Insights, strategy and trends.

I assume your red flags were raised by this topic, and rightfully so - but don't you worry - it's not a clickbait. I've been running marketing campaigns since "Drop it like it's hot" was destroying the Billboard 100 and I've got a bit of knowledge to share with you.

See, I wasn't the smartest kid during math class as a youngster, actually, pretty far from it. Even though, when starting out with marketing campaigns and optimizing for conversions a couple of years later, I started to understand something that has been - and still is - crucial for marketing success.

But what's really remarkable is that only 1 out of 20 people I talk to about marketing seem to understand this. And you know what? The marketers who've understood this "12 second math lesson" I'm about to share are far more successful than the ones who don't. Although, to be honest, the 51% I mentioned in the header of this article is just a number that sounds pretty good. It could be 25% lowered CPA. It could be 92% lower.

If you're that one in 20 people who actually know this, please don't be frustrated - this article is for those 19 others.

⏱ OK, fasten your seatbelts (wow...) or whatever you need to fasten, here it goes:
Always make decisions based on a statistical significant number of conversions. It might seem trivial but if this was an isolated event I wouldn't be writing this post. This is the part where you either leave because it's as obvious as putting on pants in the morning or this might be a huge, but small, but also huge wake-up call.

So, my question would now be; did you fully understand that sentence? Or let me re-phrase; if you didn't get the part with the fancy words "statistical significance": are you sometimes analyzing your marketing campaigns, ad sets or ads and find yourself pausing them if CPA is too high after like...  6 conversions? Well, think again - because you can't make any decisions based on such few numbers of conversions or data.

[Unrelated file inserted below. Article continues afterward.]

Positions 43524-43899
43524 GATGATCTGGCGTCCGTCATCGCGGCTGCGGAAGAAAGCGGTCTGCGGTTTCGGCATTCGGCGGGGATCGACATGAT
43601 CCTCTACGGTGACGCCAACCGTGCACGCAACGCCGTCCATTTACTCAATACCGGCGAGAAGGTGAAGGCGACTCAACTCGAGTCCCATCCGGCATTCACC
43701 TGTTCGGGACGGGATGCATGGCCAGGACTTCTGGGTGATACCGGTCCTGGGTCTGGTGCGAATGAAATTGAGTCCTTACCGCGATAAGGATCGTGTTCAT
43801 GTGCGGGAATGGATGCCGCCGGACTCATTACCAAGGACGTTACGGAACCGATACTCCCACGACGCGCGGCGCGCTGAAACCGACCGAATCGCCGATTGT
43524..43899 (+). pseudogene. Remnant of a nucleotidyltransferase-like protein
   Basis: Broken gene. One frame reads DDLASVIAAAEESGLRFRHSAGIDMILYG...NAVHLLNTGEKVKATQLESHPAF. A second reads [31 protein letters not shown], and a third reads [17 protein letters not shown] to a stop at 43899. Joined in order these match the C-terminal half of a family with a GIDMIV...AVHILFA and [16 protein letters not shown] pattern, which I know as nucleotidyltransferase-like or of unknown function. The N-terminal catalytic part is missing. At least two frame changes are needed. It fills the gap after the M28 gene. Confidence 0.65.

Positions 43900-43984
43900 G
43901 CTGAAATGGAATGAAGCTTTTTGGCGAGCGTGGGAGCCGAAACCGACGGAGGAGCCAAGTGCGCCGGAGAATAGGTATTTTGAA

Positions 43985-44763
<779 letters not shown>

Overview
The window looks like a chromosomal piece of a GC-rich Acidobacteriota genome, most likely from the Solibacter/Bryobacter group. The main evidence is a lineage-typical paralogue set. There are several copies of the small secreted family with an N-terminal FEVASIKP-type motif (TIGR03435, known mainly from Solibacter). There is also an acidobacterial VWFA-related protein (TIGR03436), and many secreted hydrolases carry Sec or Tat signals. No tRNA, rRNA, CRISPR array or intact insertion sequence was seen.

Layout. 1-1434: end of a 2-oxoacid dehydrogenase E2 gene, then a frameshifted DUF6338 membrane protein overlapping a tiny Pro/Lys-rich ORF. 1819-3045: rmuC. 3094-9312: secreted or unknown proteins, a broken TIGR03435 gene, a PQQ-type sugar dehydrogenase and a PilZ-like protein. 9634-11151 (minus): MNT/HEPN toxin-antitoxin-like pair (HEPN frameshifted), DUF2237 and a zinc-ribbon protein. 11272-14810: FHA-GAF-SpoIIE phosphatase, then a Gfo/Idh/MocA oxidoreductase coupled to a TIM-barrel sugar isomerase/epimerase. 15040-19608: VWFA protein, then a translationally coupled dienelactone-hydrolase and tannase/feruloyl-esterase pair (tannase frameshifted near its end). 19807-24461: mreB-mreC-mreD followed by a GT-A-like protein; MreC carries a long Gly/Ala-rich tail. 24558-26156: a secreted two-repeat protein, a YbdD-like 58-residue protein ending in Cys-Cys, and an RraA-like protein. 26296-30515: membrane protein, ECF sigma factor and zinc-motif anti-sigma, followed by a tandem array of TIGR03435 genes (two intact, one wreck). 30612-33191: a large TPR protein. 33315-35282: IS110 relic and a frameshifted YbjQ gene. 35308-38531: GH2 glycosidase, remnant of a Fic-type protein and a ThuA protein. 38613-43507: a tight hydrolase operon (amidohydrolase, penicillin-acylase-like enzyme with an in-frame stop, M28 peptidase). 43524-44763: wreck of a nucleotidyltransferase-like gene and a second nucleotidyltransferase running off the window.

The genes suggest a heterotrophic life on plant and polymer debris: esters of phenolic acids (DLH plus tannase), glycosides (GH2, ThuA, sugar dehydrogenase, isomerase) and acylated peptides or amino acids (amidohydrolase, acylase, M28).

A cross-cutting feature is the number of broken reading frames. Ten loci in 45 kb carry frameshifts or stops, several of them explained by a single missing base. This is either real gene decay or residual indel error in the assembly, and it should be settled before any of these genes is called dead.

Why, you ask?

  1. The Facebook algorithms have probably not been able to go past the learning phase, which means Facebooks algorithms haven't even reached enough conversions to start highly efficient optimizations.
  2. Mathematically, it's impossible to make decisions based on such few conversions. Simple as that! It's difficult so say where the "breaking point" is, since it's more case by case. But I'd definitely say at least 100 conversions are to prefer before making hasty decisions. Of course, you can also automate this instead of manually keeping track of all your campaigns, all ad sets and every ad 24 hours a day, 7 days a week. (At Zalster, we've developed algorithms with AI to automate and optimize marketing campaigns, making them much more profitable and high-converting.)

Any questions about this? Shoot me an email to and I'll answer as soon as I can :)

Do you like to read heavy and useful articles and want to go deeper on the topic - making you look like the meme below? Read this article about statistical significance in the Harvard Business Review.